"We've had discussions with the folks at Tokyo Disneyland," Hamberg concluded. "Given that their Cinderella Castle is almost identical to ours, it wouldn't be all that hard for them to do 'Castle Dream Lights' there. So we've shared our information with Tokyo. But the final decision is up to them."

So someday there may be two "Castle Dream Lights" in the world. But -- for now -- the one and only can be found at WDW's Magic Kingdom. Where it disappears during the day and then dazzles the Guests at night.

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  • Well, it may be the only Cinderella Castle in the world to have "Dream Lights", but All versions of Sleeping Beauty Castle have winter lights to varying degrees.  Tokyo Disneyland also does something with lights, but not quite to the extent that the others do.  Still, it's a nice holiday treat, and it looks like Disneyland actually expanded their version this year to travel from the castle all the way down Main Street to the town Christmas tree!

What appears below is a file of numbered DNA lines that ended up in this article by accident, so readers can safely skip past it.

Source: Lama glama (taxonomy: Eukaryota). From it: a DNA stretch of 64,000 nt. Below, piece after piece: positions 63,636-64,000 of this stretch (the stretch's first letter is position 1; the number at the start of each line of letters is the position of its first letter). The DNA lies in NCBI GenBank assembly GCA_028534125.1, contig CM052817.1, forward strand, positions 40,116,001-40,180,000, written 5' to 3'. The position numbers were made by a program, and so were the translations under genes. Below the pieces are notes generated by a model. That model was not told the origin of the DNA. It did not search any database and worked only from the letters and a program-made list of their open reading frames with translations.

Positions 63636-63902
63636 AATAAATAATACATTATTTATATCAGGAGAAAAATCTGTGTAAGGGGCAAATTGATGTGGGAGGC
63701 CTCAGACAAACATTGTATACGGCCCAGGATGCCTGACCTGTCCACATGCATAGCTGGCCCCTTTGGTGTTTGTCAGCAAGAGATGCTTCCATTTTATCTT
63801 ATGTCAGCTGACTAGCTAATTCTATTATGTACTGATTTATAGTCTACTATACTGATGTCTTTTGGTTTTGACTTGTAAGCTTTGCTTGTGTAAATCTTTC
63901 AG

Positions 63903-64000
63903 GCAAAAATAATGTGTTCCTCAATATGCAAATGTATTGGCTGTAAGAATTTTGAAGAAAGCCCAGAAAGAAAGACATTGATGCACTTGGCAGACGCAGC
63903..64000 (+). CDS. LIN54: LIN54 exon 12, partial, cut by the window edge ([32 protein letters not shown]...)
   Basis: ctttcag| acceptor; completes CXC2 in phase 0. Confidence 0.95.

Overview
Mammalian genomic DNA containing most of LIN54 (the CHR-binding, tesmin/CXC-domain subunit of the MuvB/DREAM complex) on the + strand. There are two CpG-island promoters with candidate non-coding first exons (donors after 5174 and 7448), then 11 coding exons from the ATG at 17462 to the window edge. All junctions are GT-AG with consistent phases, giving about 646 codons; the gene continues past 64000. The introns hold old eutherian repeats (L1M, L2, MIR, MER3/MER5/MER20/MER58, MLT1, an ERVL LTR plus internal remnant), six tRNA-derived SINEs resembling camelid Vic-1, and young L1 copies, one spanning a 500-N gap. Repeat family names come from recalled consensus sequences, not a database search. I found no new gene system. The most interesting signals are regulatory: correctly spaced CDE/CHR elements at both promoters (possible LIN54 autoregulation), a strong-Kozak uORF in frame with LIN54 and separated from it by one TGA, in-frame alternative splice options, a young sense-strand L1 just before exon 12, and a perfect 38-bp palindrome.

• Meh, although the net-lights on Cinderella Castle aren't that noticeable from Main Street, it looks bizarre by the time you get near the north end of the Hub -- ''What in the world are all these stringy things?''

    At least Disneyland's castle snow overlay still looks snowy during the day, so they are able to get something out of their design whether it's day or night.

  • Hmm. I can see why they didn't want netting to be seen, but DAMN did I love the Castle Cake - it was so original!